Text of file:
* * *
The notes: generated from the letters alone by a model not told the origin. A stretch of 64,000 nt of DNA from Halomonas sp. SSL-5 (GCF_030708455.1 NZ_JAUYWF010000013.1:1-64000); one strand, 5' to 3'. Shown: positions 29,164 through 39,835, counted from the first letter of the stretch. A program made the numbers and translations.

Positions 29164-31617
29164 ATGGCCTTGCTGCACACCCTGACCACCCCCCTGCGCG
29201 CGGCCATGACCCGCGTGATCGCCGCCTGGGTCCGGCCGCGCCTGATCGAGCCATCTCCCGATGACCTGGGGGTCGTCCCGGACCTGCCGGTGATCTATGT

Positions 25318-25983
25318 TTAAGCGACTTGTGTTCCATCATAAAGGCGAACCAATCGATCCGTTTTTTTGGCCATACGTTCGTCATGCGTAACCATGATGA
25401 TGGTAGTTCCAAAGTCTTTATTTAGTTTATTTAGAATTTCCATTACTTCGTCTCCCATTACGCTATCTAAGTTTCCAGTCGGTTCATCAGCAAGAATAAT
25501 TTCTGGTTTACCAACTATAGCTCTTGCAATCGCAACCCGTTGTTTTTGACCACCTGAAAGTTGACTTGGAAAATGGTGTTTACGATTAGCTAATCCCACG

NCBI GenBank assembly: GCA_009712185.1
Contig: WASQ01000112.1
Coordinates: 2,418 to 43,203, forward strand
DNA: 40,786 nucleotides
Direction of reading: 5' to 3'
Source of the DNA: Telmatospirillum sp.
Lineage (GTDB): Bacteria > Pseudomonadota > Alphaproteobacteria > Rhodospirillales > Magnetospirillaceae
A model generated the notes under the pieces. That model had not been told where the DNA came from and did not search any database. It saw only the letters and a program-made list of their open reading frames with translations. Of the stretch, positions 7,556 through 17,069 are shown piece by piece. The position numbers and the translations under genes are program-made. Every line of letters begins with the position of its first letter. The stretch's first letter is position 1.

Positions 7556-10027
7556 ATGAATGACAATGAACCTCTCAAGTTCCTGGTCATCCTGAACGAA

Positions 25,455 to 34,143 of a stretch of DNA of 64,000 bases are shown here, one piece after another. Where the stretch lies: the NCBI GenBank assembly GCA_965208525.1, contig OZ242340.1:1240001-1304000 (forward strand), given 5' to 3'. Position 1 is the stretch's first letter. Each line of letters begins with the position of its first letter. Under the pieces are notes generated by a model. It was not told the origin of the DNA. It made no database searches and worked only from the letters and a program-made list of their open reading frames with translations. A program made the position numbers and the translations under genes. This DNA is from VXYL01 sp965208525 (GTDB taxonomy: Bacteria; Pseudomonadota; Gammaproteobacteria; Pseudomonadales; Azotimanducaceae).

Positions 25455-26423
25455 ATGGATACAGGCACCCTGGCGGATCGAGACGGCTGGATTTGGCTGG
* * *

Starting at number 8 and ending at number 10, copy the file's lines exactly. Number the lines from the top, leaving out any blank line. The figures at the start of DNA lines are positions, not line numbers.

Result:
25501 TTCTGGTTTACCAACTATAGCTCTTGCAATCGCAACCCGTTGTTTTTGACCACCTGAAAGTTGACTTGGAAAATGGTGTTTACGATTAGCTAATCCCACG

NCBI GenBank assembly: GCA_009712185.1
Contig: WASQ01000112.1